Associate Professor and Chair of South Asian Literature and Culture
Caste and race, Dalit literature and literary publics, Indian detective fiction and media, modern and contemporary Hindi literature, theory and practice of translation, postcolonial literature and literary theory, South Asian cinema and media studies, comparative literature, world literature.
My first book, Writing Resistance: The Rhetorical Imagination of Hindi Dalit Literature (Columbia University Press, 2014) analyzes the vernacular discursive sphere of contemporary Hindi Dalit literature. In this book I trace the debates among Dalit writers as they define a specifically Dalit literary critical approach. I emphasize the significance of the Dalit literary sphere as a “counterpublic” space in which these very debates allow for contemporary Dalit social and political identity formation. I also perform close readings of contemporary Hindi Dalit short stories and focus on the diverse aesthetic and stylistic strategies employed by a range of writers whose class, gender, and geographic backgrounds shape their individualized literary voices. This is a study that is committed to reading and analyzing Dalit literature as literature, while simultaneously seeking to understand the complexities of the socio-political and identity-based origins from which it emerges.
I have published numerous English translations of Hindi Dalit short stories in venues like South Asia: A Journal of South Asian Studies, Words Without Borders, Frontline, and my book, Unclaimed Terrain: Stories by Ajay Navaria (Navayana 2013). Unclaimed Terrain was named a “Best Book of 2013” by Pankaj Mishra in The Guardian. I have also co-edited several books and special journal issues on topics like South Asian sound studies, gender and vernacular literature, and translating caste.
I am currently writing a book that is tentatively titled, Indian Pulp: The Local and the Global in Indian Detective Fictions. The book argues that genre fiction offers a space for a unique and influential set of cultural and political imaginaries that operate both locally and globally. It further argues that critical attention to popular Indian literature can disrupt the illusory neatness of the categories that continue to inform contemporary “world literature” discourse: the increasingly unstable binaries of anglophone and non-anglophone literatures, domestic and foreign literatures, and local and global literatures. I am also currently co-editing, with Praseeda Gopinath, the forthcoming Routledge Companion to Postcolonial and Decolonial Literature.
I am a core faculty member in the Comparative Literary Studies Program and the co-founder and co-director, with Ivy Wilson, of the Race, Caste, and Colorism Project. I am also a founding board member of the Modern Endangered Archives Program.
Writing Resistance: The Rhetorical Imagination of Hindi Dalit Literature(Columbia University Press, 2014)
Unclaimed Terrain: Stories by Ajay Navaria (Navayana, 2013)
Literary Sentiments in the Vernacular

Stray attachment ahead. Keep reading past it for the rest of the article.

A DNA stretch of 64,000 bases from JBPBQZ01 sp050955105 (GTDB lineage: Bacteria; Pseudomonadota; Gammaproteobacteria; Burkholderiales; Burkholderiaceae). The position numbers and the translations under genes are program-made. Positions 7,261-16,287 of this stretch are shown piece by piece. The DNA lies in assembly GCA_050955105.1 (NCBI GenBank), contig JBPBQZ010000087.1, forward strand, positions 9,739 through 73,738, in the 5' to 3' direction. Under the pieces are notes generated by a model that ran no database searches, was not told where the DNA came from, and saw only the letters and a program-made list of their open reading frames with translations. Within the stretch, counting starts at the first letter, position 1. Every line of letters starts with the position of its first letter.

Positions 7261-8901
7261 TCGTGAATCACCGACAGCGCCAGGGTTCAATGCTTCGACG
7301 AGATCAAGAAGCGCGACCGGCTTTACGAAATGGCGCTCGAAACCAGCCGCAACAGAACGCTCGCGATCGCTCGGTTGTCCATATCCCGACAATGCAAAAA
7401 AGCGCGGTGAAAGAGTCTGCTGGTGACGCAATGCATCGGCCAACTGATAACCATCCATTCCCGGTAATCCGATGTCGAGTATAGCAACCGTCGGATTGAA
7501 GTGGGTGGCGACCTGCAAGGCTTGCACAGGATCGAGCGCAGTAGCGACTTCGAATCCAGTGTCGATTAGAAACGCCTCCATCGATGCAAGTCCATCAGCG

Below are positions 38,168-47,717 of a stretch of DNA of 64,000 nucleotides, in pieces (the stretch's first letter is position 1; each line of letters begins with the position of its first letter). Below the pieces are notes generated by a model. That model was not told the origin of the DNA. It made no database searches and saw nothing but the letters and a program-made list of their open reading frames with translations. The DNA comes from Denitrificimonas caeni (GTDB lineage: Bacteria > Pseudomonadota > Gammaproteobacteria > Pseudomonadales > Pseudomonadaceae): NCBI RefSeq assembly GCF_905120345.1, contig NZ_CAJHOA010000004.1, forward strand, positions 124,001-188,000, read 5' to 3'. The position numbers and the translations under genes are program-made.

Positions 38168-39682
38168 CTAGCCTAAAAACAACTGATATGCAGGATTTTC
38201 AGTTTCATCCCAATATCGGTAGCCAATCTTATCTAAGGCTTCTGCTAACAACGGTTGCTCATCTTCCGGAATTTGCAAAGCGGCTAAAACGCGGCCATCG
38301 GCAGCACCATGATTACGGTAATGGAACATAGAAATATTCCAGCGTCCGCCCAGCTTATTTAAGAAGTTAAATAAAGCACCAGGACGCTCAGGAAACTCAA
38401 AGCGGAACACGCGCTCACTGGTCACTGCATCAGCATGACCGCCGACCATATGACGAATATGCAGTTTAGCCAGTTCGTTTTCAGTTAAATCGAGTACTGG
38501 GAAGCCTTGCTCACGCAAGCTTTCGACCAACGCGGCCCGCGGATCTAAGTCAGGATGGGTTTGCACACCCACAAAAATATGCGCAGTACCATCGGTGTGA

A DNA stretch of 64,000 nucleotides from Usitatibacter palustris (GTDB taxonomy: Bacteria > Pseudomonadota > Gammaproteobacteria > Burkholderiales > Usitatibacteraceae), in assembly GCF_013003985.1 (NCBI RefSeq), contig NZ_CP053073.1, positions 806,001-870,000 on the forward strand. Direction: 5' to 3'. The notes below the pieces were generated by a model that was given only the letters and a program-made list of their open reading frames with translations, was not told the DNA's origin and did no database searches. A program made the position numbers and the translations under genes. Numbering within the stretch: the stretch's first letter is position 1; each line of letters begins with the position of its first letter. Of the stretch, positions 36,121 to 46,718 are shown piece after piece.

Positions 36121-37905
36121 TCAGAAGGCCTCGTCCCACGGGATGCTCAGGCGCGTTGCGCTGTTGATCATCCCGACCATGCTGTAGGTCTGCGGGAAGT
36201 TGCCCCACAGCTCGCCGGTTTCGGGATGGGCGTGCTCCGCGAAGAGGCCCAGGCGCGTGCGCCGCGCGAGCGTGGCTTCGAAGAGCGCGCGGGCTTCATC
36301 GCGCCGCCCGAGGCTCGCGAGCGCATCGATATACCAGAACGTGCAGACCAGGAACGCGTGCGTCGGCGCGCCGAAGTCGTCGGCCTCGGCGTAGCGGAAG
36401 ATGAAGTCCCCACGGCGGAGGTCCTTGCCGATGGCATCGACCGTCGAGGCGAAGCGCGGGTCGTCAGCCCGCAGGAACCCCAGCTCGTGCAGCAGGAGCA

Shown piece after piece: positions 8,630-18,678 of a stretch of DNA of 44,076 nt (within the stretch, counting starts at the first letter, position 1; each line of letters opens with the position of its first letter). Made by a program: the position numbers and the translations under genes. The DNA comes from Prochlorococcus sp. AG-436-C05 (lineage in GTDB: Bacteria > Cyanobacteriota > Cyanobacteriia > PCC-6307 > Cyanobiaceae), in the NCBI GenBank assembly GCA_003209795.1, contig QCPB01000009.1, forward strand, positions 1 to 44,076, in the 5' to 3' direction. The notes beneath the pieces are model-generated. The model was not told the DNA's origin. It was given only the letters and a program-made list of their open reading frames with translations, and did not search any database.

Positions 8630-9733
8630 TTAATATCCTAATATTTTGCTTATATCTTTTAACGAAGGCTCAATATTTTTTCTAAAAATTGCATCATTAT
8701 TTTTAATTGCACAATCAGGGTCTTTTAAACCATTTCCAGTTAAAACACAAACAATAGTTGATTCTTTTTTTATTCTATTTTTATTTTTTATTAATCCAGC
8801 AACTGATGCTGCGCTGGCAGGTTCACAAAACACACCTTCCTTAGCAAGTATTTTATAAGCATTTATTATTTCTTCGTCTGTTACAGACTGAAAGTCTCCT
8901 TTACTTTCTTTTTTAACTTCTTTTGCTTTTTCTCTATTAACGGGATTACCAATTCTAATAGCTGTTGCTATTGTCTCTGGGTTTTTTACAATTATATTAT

Gender and Genre in Modern South Asia (1st edition 2022)
Words Without Borders (Oct 2018 issue)
Indian Sound Cultures, Indian Sound Citizenship (University of Michigan Press, 2020 and Primus Books, 2022)
“South Asian Crime Fiction,” co-authored with Francesca Orsini, Eds. Jesper Guldall, Stewart King, and Alistair Rolls, The Cambridge Companion to World Crime Fiction. Cambridge University Press 2022, pp. 141-159.
“The Democratic Aspirations of Dalit Literature,” Ed. Manas Ray, State of Democracy in India: Essays on Life and Politics in Contemporary Times. Delhi: Primus 2022, pp. 503-518.
“Mother Tongues: The Disruptive Possibilities of Feminist Vernaculars,” South Asia Vol. 43 no. 5 (2020). pp. 988-1008. Republished in Literary Sentiments in the Vernacular: Gender and Genre in Modern South Asia, Eds. Gupta, Brueck, Harder, Nijhawan (London: Routledge 2022).
“Bhais behaving badly: Vernacular masculinities in Hindi detective novels,” South Asian Popular Culture, 18:1 (2020) pp. 29-46.
“Narrating Dalit Womanhood and the Aesthetics of Autobiography,” Journal of Commonwealth Literature 51:1 (2019) pp. 25-37.
“Bending Biography: The Creative Intrusions of ‘Real Lives’ in Dalit Fiction,” Biography40:1 (2017) pp. 77-92.
“Dalit Literary Discourse and the Problem of Premchand,” Eds. Gopal Guru, Devesh Kapur, K. Satyanarayana, and Ramnarayan Rawat, Dalit Studies: Unfreedom and Modernity in India. Duke University Press 2016, pp. 180-201.
“At the Intersection of Gender and Caste: Re-scripting Rape in Dalit Feminist Narratives,” Eds. Ania Loomba and Ritty Lukose, South Asian Feminisms. Duke University Press 2012, pp. 224-243.
“Good Dalits and Bad Brahmins: Melodramatic Realism in Dalit Short Stories,” South Asia Research 30:2 (2010) pp. 125-144.
“Mainstreaming Marginalized Voices: the Dalit Lekhak Sangh and the Negotiations over Hindi Dalit Literature,” Eds. Anne Feldhaus and Manu Bhagavan, Claiming Power from Below: Dalits and the Subaltern Question in India. Oxford University Press, 2008.